Worker further argues that Dr. Stern testified that Worker is likely to receive lasting improvement from three forms of nonsurgical treatment. We do not believe that Dr. Stern's testimony, taken as a whole, supports such a conclusion. It is certainly true Dr. Stern recognized that "a fitness program would likely improve [Worker's] situation and decrease his percentage of impairment." However, Dr. Stern was realistic about the potential for a patient like Worker to successfully complete such a fitness program. He testified, for example:
A I'm talking about fitness where he becomes a conditioned individual either through bicycling, water aerobics, step aerobics or aerobic dancing with rapid walking. I would not recommend long-distance running for this individual. I'm talking about a fitness program where he trims his fat down, increases his percentage of musculature and leanness and builds muscle around his trunk and abdomen so that things stay in place, so to speak.
In our experience, if you can get an individual who is not fit to become fit, athletically fit, the results are quite encouraging. But it takes a lot of work and a lot of cooperation on the part of the patient. Here's an individual with low back problems and we're telling him, "We want you to exercise more, do this and this." Sometimes it's just not possible. The patients hurt too much to do sit-ups. They cannot bicycle. If they walk for more than 10 or 15 minutes, they have pain. But, in the best of all situations, when you can get someone fit, the pain perception decreases. Their tolerance of such conditions, as we talked about, increases.
Q Is that something you recommend Mr. Rael try?
A It's worth a try.
If anything, this testimony reinforces Dr. Stern's conclusion that MMI is not a totally static concept. If Worker should successfully engage in such physical conditioning, it may affect Dr. Stern's conclusion that Worker will probably choose surgery within the next five to ten years and it could also lead to Employer filing a motion to decrease benefits. However, as Employer points out, even under the best scenario, including surgery, Dr. Stern estimated Worker's physical impairment is only likely to decrease from 18% to 14% and Worker would still probably only be able to engage in the same type of medium-duty employment for which Dr. Stern previously provided a release. Therefore, the fact that the physician supervising Worker's fitness program had not released Worker to return to work as of February 10, 1992 does not invalidate the foundation for the WCJ's finding.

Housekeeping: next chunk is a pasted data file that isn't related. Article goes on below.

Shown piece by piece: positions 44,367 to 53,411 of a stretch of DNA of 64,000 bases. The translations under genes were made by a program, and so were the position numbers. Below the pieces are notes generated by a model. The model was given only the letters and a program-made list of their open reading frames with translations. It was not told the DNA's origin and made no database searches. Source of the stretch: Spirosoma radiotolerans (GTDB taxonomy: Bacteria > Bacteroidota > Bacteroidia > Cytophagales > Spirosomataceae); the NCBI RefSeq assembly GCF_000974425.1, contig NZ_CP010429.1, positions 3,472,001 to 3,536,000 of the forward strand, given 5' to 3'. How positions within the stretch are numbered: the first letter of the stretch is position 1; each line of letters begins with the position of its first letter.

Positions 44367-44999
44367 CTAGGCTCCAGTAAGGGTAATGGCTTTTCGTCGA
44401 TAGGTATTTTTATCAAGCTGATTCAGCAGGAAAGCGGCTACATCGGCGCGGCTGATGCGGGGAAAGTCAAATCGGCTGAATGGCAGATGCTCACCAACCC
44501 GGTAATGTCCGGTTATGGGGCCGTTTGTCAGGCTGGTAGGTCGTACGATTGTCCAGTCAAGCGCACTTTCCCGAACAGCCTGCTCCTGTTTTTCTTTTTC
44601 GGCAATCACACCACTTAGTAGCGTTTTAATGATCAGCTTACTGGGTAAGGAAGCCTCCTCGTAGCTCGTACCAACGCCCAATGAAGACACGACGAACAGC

REFUSAL OF MEDICAL TREATMENT
Worker argues that Employer reduced Worker's benefits even though his refusal of surgery was reasonable and this was, in effect, affirmed by the WCJ. Worker points out that since Dr. Stern could not say it was unreasonable for Worker to refuse surgery, the WCJ could not penalize Worker by discontinuing his total disability. Although neither Employer nor the WCJ invoked this penalty, Worker chooses to characterize the decision on appeal as requiring a Hobson's choice: "Have surgery or starve." Again, we disagree.
We believe Worker is confusing the penalty provided in Section 52-1-51(I) (effective Jan. 1, 1991) with the need for judicial finality based on medical evidence. As indicated, the determination of MMI is based upon a medical decision made by Dr. Stern, who also released Worker to return to medium-duty work. It is true that Dr. Stern testified that if Worker had undergone the proposed surgery, he would likely have remained totally disabled for up to a year following surgery. It is also true that if Worker chooses to have the surgery at some point in the future, he can seek total disability during the rehabilitation period. See § 52-1-56. It does not follow, however, that Worker's claim must be held indefinitely in limbo awaiting such a contingency.
Our Supreme Court affirmed a finding of permanent partial disability in the face of a similar argument by the employer in Dudley v. Ferguson Trucking Co., 61 N.M. 166, 297 P.2d 313 (1956). In that case, the worker sustained a compensable injury when a piece of drilling equipment fell on his foot. As a result, it was necessary to amputate his great toe. He was hospitalized for two-and-a-half months, during which time four surgeries were performed on his foot. The employer offered to pay compensation strictly on the loss of a member. The worker refused the offer. At trial, an orthopedic surgeon testified the worker suffered a 25% disability to the foot, separate and apart from the loss of the toe. There was also medical testimony which indicated further surgical treatment would probably improve the condition of the worker's foot. On appeal, the employer and its insurer protested that the trial court "allowed an award of compensation for permanent partial disability before an end medical result has been reached." 61 N.M. at 172, 297 P.2d at 316. The Supreme Court noted that, while some of the physicians testified that "further surgery would eliminate part of claimant's disability, there was other testimony . . . that claimant had present permanent partial disability in his foot." Id. The Court concluded that, although it could not be said the worker's refusal to undergo further surgery was unreasonable, the record supported a finding of partial disability at the time of the hearing.